Fiat Chrysler Automobiles (FCA) announced back in February 2019, that the company would invest $1.6 billion to convert the two plants that made up the Mack Avenue Engine Complex into a state-of-the-art assembly plant on Detroit’s east side. The plant is scheduled to produce the 2022 Jeep® Grand Cherokee, its new third-row variant, and plug-in hybrid (PHEV) versions of both vehicles. The plant marked the first automotive assembly plant in the city limits since Chrysler opened the Jefferson North Assembly Plant (JNAP) in 1991, to launch the first generation Jeep Grand Cherokee.
The new Detroit Assembly Complex – Mack plant opened up some 2,500 new additional jobs to the area. FCA made the promise to the City of Detroit, that the company would offer jobs to people living within the city limits first. Together with Detroit at Work, they used processes that prioritized Detroiters like those who lived closest to the plant, returning residents, and veterans, to make sure they could fill the jobs with hard-working citizens from around the area.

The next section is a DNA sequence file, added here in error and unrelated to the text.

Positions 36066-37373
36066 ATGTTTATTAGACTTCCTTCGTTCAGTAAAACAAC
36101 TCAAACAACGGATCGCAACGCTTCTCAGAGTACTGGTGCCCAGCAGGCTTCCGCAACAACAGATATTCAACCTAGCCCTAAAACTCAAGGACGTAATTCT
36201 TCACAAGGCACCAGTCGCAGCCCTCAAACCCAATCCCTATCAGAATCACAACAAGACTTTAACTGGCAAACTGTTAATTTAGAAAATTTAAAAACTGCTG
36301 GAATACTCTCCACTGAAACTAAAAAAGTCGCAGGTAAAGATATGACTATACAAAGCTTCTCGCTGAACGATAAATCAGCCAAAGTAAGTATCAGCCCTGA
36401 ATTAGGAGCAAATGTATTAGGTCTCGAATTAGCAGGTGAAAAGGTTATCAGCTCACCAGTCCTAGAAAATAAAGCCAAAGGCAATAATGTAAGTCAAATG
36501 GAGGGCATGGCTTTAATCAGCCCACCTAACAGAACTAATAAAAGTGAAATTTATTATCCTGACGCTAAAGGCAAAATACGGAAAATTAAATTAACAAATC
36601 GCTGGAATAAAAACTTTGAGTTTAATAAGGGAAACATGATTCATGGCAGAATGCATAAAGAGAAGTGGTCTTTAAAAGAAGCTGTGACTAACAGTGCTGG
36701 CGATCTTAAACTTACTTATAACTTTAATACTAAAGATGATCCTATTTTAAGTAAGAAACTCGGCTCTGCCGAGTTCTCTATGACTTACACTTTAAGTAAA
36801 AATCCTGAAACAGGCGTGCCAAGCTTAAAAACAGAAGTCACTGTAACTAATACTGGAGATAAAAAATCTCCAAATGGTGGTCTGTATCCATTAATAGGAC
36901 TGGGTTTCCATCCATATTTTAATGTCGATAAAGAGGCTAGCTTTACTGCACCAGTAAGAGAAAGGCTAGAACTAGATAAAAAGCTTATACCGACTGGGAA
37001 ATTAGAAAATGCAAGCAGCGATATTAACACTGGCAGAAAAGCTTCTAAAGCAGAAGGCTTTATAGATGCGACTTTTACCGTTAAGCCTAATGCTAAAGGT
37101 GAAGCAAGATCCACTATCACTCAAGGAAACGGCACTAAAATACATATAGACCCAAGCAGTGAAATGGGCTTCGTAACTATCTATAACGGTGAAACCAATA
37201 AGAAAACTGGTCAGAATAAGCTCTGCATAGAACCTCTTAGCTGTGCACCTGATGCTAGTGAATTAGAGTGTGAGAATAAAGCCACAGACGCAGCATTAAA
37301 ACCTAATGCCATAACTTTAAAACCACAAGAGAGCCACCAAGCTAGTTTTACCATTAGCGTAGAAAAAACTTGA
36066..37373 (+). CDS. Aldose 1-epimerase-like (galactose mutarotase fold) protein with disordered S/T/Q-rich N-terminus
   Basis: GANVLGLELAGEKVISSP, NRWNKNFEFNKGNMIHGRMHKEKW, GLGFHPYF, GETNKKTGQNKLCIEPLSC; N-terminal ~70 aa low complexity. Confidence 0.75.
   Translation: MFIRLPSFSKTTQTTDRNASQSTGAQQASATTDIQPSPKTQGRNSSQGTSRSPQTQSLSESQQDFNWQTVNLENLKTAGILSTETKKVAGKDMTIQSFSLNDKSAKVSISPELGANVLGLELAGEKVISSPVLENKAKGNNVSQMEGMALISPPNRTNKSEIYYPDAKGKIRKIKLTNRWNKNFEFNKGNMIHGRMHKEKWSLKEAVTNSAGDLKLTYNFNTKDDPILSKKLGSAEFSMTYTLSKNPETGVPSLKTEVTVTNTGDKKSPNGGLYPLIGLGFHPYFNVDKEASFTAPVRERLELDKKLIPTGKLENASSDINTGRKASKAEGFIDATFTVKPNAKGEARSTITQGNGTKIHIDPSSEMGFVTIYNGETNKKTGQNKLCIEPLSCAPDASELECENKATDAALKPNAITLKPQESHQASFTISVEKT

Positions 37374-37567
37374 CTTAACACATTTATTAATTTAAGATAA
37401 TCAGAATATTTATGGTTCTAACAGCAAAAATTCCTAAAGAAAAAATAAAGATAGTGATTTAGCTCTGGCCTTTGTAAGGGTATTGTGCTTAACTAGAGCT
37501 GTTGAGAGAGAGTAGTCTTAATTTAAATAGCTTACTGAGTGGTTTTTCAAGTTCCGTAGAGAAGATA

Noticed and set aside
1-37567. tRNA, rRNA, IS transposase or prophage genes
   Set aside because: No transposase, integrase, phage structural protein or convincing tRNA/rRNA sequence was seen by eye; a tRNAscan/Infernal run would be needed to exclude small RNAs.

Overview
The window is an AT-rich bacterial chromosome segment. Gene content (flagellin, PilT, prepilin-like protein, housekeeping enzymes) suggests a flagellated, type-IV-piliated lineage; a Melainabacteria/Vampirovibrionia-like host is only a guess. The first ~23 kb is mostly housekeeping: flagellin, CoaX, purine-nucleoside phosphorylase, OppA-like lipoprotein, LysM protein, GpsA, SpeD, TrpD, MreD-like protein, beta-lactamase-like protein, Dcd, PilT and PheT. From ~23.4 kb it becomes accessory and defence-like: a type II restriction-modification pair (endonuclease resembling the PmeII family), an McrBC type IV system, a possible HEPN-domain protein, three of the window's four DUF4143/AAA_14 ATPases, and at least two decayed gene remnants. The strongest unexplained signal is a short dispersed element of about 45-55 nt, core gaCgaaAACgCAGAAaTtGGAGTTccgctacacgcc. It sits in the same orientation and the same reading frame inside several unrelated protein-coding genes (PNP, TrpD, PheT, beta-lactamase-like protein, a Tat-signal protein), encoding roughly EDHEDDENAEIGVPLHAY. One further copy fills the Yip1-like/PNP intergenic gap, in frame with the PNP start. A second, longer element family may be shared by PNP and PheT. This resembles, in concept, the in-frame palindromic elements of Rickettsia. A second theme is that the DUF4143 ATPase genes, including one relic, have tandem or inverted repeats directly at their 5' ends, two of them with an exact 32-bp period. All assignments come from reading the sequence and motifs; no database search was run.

According to FCA, as of October 5th, the company had received more than 16,000 prospective applicants from both the City of Detroit and the Detroit at Work program. Out of those applicants, more than 4,100 interviews were conducted, with 2,513 offers of employment extended to those interviewed. Only three people declined the offer of employment.
About 60% of Detroiters that accepted a conditional offer of employment at the new Detroit Assembly Complex – Mack plant opted to the jump start their career by joining the company’s JNAP (home of the current Grand Cherokee and Dodge Durango), Sterling Heights Assembly Plant (home to the Ram 1500), or other Detroit area facilities before going to start at the Mack facility. The other employees opted to wait until the Mack location starts production in early 2021.
The new Mack facility has a deep history for the company dating back almost 70 years. The former Chrysler Corporation purchased the plant in 1953 from Briggs Manufacturing Company and produced car bodies and frames. In 1992, it was converted to produce the first generation Dodge Viper. When production of the Viper moved to the Conner Avenue Assembly Plant (now known as Conner Center) in 1996, the plant was altered by a $900 million investment to become an engine plant.
The Mack Avenue Engine Complex as it became known as, then went on to produce over 3 million 4.7-liter V8 engines, 3 million 3.7-liter V6 engines, and built its 1 millionth Pentastar V6 in March 2018.